A business website needs to be at the centre of any marketing strategy these days. Offline marketing ought to direct prospects to your website so they can find out more and then contact you or buy from you directly from there.
Online marketing is naturally geared to do the same.
I got a call a few days ago from a company offering to help me do just this for my website (www.garethshackleton.co.uk), by selling me a search engine optimisation (SEO) package.
The salesman explained why I needed their services. He explained that most people click
through on organic search results rather than on pay per click results, so, he said, I needed my website to be on page 1 of search engine results for my most important keywords. Fair enough.
Then they showed me that my most important competitors were ranking much higher than my website on the organic searches. Next using www.majesticseo.com and www.opensiteexplorer.org they explained that this was because I needed more links to my website from other domains, which is how they could help me. Great sales pitch – I was hooked.
They offered to submit my site to 300 website directories, include 75 social bookmarks and submit three professionally written articles to 50 article directories. And all this would cost me only £1050 plus VAT. A bargain given other companies, they said, would charge me £400 per month for the same service…
Now, I realise SEO is important. I also realise that it is a constant effort to stay at the top of the rankings for given keywords because only one site can be there and the one who “shouts loudest” (throws most time or money at it) will be the one. And once you’re there someone else will try to get above you and so you need to throw more at it, and so on.
However, I’m not keen on playing this business arms race, so I decided to find out how difficult it was to do it myself. From scratch. As a complete novice.
So I took a blog post I had already written and made some modifications so it would stand alone as an article.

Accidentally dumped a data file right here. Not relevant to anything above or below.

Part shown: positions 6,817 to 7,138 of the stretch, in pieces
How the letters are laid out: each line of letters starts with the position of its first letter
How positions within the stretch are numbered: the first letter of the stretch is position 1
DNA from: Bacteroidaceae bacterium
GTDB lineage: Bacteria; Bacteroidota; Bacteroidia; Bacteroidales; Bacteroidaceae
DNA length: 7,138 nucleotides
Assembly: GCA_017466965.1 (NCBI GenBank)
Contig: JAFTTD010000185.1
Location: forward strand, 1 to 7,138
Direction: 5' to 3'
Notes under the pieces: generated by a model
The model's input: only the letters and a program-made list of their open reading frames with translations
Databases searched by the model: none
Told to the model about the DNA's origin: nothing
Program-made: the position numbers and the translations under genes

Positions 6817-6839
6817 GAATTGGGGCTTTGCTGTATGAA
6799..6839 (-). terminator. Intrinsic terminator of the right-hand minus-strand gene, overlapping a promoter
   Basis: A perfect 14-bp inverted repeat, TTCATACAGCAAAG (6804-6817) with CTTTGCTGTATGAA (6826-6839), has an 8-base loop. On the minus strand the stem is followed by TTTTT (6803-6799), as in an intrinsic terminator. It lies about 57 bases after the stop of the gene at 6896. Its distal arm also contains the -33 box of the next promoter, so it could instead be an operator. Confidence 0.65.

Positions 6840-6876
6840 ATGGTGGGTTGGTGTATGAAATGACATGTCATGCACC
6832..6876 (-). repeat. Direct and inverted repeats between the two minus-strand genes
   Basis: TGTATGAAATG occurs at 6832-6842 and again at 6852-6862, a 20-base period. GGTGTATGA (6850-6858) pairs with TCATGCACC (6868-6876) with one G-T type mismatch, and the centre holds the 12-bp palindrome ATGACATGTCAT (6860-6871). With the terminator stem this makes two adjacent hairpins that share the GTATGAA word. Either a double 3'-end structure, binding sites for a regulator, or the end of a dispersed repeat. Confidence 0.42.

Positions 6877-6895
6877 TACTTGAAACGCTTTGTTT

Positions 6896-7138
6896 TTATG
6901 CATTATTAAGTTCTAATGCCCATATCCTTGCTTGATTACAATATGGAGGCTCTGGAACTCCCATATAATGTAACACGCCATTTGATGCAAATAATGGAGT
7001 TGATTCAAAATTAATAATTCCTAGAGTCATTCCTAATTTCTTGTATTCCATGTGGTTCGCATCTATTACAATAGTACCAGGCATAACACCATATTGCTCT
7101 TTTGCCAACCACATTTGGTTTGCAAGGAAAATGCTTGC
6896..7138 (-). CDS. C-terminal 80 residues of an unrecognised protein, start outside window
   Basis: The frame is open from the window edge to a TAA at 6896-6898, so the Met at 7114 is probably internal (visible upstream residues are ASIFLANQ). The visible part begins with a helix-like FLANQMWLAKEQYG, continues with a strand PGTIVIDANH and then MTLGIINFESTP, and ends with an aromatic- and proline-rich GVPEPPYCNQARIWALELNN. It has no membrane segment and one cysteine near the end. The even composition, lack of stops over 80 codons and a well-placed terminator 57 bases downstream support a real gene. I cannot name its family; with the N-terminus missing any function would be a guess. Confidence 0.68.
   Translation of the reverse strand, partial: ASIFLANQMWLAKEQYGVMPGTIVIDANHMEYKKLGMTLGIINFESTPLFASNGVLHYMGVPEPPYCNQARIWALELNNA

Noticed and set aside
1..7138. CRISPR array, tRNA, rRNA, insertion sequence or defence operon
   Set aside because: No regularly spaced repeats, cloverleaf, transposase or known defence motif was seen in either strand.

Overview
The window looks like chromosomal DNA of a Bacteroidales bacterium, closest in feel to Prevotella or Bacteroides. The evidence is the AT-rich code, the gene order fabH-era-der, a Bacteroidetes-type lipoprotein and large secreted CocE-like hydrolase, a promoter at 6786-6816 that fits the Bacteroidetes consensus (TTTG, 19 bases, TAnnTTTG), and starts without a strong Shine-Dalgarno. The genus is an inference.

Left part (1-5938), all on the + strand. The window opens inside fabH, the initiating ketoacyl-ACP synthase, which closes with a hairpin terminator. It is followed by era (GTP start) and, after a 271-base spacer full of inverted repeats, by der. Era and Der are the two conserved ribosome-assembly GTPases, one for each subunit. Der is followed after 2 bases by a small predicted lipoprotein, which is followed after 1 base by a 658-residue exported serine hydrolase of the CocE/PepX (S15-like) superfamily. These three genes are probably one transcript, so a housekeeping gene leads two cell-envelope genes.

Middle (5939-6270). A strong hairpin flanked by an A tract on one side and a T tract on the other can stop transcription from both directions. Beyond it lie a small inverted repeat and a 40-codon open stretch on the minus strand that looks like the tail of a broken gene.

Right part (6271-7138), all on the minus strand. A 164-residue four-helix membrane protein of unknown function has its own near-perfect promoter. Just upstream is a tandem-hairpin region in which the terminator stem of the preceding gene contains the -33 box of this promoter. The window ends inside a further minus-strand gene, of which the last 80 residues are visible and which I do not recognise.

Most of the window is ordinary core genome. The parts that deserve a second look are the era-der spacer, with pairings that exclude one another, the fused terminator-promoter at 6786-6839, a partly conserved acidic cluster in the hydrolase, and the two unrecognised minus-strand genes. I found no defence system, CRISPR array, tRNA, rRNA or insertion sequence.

I then went hunting for a way to post this article on different web-sites to get the backlinks. Within an hour I came across www.submityourarticle.com which offers to submit a single article to 100 directories for $2. Sounds good, I thought.
So I went ahead, signed up and submitted my article. The process took about 30 minutes. That was the end of the work for me – www.submityourarticle.com did all the rest in the background.
Next I found a service, www.freewebsubmission.com, that submitted my website to 20 website directories. As the name suggests, this cost me nothing and included submission to Google, Bing and Alexa. It was an automation tool, but I did have to verify at least half of the submissions manually myself, which took me about an hour, but at least I knew it had happened.
So in total I spent about 4 hours and $2 to submit my website to 20 search engines and web directories and to submit one article to 100 article directories. As of now the amount of traffic to my website has gone up more than 10 fold and links to my website are starting to appear in the SEO diagnostic tools.
Having taken additional advice from Gary at www.virtuoso.uk.com and Mike at www.spotondesigns.co.uk who explained that a few good links from highly relevant websites are much better than hundreds of random links, I feel I’m on the right track.
I would normally advise business owners to leverage their time and therefore outsource this kind of work. But I would also advise that they outsource only if they understand the goal, can place a proper value on it and assess the quality of the results.
Now that I’ve done it once, I know that it is relatively easy to document the process and could pay £10 or so for an hour every week to get a couple of articles submitted to multiple sites by a freelancer. I’ve found a good source of freelancers for this kind of work is www.peopleperhour.com.
In the meantime, I’m going to continue doing my own article marketing based SEO using www.submityourarticle.com and manual entry to specific directories.
And so my advice to business owners wanting to improve their website’s SEO would be: write a few short articles and submit them to article directories. Check the results with Google Analytics and measurement of sales enquiries from your website. Then, if it’s working, outsource the whole article marketing to a freelancer on an hourly basis for a few pounds per week instead of 100s of pounds a month.